If video data is entered by way of the logic key-board and switch system 10 rather than the communication system 11, the system 10 may generate an interrupt to the timing control system 12. The operation of the system thereafter is as before described.

At the time of system initialization, the CPU 13 addresses the CRT control system 15a by way of the system address bus 17, and issues a write enable signal on the control bus 18. The CPU thereafter writes configuration data appearing on the data bus 16 into the configuration control registers of the control system. The configuration data includes scan line count, character position count, characters per scan line, cursor position, and initial RAM address information.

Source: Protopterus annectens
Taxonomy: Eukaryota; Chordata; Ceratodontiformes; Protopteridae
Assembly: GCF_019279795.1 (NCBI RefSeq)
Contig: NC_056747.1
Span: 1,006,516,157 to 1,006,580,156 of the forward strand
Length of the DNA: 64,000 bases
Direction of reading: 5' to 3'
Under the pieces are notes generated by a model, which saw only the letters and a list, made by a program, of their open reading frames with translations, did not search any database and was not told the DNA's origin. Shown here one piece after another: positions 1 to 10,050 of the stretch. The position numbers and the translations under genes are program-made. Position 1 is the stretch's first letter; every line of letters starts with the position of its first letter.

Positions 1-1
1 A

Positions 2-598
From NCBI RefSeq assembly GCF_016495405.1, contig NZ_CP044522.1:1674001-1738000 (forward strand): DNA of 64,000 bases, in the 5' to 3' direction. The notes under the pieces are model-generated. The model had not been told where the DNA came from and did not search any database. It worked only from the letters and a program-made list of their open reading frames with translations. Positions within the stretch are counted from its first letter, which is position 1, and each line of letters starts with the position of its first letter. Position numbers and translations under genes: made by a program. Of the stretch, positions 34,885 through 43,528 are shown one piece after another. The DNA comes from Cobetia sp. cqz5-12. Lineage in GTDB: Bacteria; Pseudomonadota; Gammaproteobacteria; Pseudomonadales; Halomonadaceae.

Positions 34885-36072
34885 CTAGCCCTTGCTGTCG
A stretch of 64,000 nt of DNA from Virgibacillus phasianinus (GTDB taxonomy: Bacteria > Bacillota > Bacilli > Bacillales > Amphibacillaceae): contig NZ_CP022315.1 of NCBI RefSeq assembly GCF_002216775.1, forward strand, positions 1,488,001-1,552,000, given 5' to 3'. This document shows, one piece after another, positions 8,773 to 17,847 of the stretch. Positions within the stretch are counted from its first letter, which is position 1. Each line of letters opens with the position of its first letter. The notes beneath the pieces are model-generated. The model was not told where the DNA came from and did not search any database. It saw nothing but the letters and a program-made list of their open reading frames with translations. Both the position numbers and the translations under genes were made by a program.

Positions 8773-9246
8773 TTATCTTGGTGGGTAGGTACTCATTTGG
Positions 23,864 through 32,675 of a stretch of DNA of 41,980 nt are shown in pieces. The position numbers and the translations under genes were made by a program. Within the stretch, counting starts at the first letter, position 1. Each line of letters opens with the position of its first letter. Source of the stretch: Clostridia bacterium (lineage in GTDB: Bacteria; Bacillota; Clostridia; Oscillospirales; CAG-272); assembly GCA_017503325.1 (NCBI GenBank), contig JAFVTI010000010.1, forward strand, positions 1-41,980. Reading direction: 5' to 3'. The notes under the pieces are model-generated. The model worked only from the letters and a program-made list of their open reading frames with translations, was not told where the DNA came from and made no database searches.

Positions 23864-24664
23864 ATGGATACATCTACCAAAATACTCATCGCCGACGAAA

During system operation, the CRT control system 15a generates sequential address codes at its D1 output to address the RAM unit 15d. In addition, the control system generates horizontal sync, vertical sync, screen blanking and other timing signals at its D2 output for controlling the display of information on a video screen. More particularly, when character data and visual attribute data stored in the RAM unit 15d are to be supplied to the video display logic unit 15c, the CRT control system 15a issues eleven bit address codes to the I1 input of the logic unit 15b at a 1.88 Mhz character clock rate. Eight bit segment pairs of the RAM unit are addressed in response to each address code, and sixteen bit data words stored in the addressed memory locations are applied to the I3 input of the video display logic unit 15c. The video display logic unit 15c interprets each data word as being comprised of eight bits of character data and eight bits of visual attribute data.